Harvard currently has several programs for bringing professionals to Cambridge. Through the Nieman Foundation journalists from across the nation spend a year's term here, both studying and, at times, giving informal instruction. The Institute of Politics attracts people involved in government who give extracurricular seminars in selected topics on current events. But the contact between these non-academicians and undergraduates takes place largely outside the channels of course work. If the University were to expand such programs and to permit people without a Corporation appointment to teach undergraduate courses, which it now prohibits, the instruction provided in a large range of fields--including law, government, education, sociology, psychology and the arts--would be enriched.
The next step would inevitably follow: students themselves would be enabled to clothe the skeleton of theoretical inquiry with the practical knowledge gained only from work in the field. The thunder in this area has already been stolen by such schools as Antioch, where students divide their time equally between classroom study and employment on the outside. But such a program leaves the student to integrate these two antipodal experiences on his own. It is in providing the framework for a synthesis of theoretical and practical education that Harvard can serve as a pioneer.
Harvard has given credit for fieldwork in the past, but only for either individual projects or for specialized courses in departments such as psychology. What the new Redbook committee might do is to establish the concept of fieldwork combined with academic work as a governing principle of education at Harvard, making it available to all on a wide range of subject matter. Next year, for the first time, General Education will offer a 100-level course in which fieldwork constitutes an important part of the instruction: "Education, Learning, and the Theories and Practice of Teaching" will combine readings and critical discussions in educational philosophies and learning theories with a minimum of three hours a week of teaching in the Cambridge public schools.
The House seminars have served to provide similar opportunities to students, although they are offered on a more limited basis than upper-level Gen Ed courses, they indicate strategies that the Redbook committee might consider. In next year's seminar on the "Problems of Bilingual People in an Urban Environment," the student's research will be based on his work as a volunteer in agencies such as schools and hospitals in a Boston bilingual community. The combination of fieldwork with rigorous academic inquiry offers a fruitful organizing principle for the Gen Ed program. It might infuse liberal education at Harvard with a spirit that has waned in the 30 years since the original Redbook attempted to form the Harvard student in the mold of the Renaissance man.
So far, the only specific topic slated for the Rosovsky committee agenda is education in the freshman year. The topic will be raised by Dean Kiely who steered the CUE through a year-long study of the freshman year in 1972-73. Kiely's choice of focus was in part a tactical one. Since freshman year is the only one in which departments have few vested interests, it represents an area where the would-be reformer is least likely to encounter Faculty resistance. The outcome of the CUE review, Kiely's "Notes Toward a Discussion of Freshman Year," outlines a proposal for an alternate program for the freshman year. His "Notes" will provide a basis for the new committee's study of the undergraduate curriculum.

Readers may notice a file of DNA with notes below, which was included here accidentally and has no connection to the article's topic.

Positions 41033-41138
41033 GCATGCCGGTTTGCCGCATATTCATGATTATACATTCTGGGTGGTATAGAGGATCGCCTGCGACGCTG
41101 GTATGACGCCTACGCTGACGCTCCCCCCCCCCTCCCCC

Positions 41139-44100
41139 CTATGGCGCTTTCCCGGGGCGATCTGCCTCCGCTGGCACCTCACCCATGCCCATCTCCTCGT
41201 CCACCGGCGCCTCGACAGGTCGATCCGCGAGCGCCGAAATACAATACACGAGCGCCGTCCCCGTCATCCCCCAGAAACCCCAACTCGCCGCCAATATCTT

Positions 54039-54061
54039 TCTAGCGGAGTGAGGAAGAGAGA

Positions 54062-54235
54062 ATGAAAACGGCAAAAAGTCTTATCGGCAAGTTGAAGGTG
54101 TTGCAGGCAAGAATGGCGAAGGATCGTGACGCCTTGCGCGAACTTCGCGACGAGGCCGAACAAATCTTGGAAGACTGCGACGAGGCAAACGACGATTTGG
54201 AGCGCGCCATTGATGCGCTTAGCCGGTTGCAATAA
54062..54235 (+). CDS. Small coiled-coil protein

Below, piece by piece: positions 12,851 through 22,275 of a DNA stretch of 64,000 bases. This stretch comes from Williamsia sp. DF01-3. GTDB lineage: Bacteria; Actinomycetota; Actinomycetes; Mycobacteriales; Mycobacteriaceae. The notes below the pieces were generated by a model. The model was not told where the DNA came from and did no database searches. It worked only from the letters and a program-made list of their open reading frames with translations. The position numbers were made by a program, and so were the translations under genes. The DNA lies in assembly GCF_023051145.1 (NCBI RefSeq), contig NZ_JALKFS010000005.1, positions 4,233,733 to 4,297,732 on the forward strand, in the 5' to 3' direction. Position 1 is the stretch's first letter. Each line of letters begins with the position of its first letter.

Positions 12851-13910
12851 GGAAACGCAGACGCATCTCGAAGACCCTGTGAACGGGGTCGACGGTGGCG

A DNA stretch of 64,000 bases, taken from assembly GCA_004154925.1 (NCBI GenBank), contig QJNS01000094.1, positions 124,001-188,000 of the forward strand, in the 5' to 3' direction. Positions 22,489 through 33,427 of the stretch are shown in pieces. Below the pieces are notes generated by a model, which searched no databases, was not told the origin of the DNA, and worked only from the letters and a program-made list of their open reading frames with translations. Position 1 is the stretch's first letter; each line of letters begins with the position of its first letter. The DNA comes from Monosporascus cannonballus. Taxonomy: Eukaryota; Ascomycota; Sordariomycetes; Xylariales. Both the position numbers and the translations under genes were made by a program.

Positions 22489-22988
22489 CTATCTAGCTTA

Kiely's report attacks the Gen Ed program on several counts. One major complaint cited in the report is that Gen Ed has become a "collection of departmental splinters" with little reference to the "philosophical" questions and broad areas of learning that supposedly set general education apart from specialized study. More specifically, the report criticizes Gen Ed's failure to counterbalance the "lack of coherence," the laissez-faire or smorgasbord approach to education, that characterizes Harvard's freshman curriculum.
Kiely's proposed solution is not a return to a strict core curriculum: "We are less ready than our predecessors...to claim superiority for 'western civilization.' " Instead he suggests an experimental program of five to ten thematic or "nodal subject" seminars--such as "The Italian Renaissance," "The City," or "Technology,"--to be taught by teams of a half dozen junior and senior Faculty members and teaching fellows from different departments. These seminars would count for all but two of the freshmen's eight half-courses and would replace the whole baggage of Gen Ed, language and expos requirements, with the exception of Natural Science. They would each contain 20 to 40 students and, at the start, would be offered as an option to following the present distribution system.
The merits of Kiely's proposals are worth considering. First, it would offer freshmen the opportunity to grapple with events, issues and problems in a serious and coherent framework that cuts across academic departments. The objection that it is premature and arbitrary for freshman to concentrate on a single theme or historical period is naive, as every freshman discovers. Selecting a melange of half-courses from the catalogue inevitably involves a large dose of arbitrary choices. Besides, what is crucial is not whether one spends freshman year at Harvard studying Roman civilization or the modern city but whether one gains a grasp of what intellectual inquiry is about and how it can affect and inform all aspects of life.